[Skip to Content]
[Skip to Content Landing]
Other Articles
October 1936


Author Affiliations

From the Department of Pediatrics, Western Reserve University, and the Division of Contagious Diseases, City Hospital.

Am J Dis Child. 1936;52(4):802-809. doi:10.1001/archpedi.1936.04140040032004

During the past three years seventy-one Macacus rhesus monkeys were given injections of combinations of poliomyelitis virus either into the subserosa or into the small intestine, between clamps placed in a manner previously described.1 In thirteen of the animals quadriplegia developed, and all but one died. Seven showed merely a fleeting muscular weakness, while each of the remaining fifty-one monkeys had obvious monoparesis or monoplegia, paraparesis or paraplegia or a combination of both. After recovery fifteen of the fifty-one animals had atrophy of some group of muscles, which in most instances was limited to one leg.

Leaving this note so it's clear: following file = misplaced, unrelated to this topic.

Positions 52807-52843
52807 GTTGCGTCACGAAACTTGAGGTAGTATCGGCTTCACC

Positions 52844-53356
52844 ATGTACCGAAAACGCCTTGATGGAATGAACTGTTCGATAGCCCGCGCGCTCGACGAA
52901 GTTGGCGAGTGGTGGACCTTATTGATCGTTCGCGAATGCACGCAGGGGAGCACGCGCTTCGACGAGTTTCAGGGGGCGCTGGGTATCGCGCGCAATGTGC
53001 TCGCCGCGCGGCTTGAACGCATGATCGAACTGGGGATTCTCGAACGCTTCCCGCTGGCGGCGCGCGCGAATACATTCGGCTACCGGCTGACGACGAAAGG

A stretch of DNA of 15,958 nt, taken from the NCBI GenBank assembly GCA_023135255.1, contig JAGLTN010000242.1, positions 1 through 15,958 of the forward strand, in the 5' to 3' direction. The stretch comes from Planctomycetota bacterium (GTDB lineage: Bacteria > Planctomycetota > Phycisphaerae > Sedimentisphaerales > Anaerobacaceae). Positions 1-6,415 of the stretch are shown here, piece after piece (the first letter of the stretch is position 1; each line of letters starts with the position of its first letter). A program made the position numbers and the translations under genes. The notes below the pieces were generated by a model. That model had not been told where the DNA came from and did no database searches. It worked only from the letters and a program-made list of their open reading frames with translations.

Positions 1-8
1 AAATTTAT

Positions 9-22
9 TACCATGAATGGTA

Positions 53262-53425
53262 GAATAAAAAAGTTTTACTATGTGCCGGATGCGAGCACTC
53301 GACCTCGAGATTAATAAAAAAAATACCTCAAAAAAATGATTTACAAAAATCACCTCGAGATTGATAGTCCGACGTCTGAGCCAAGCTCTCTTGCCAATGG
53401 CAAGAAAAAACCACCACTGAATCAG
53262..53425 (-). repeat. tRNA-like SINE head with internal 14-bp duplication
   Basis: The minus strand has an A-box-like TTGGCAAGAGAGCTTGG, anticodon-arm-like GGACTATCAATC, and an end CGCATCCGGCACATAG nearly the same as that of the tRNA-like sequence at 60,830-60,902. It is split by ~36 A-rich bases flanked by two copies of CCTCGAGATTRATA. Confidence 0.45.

A study is in progress of the pathologic changes that occurred in the central nervous systems of the Macacus rhesus monkey after the introduction of poliomyelitis virus by way of the gastro-intestinal tract, and the observations will be given in detail later.2 In passing, however, it can be said that in the

First Page Preview View Large
First page PDF preview
First page PDF preview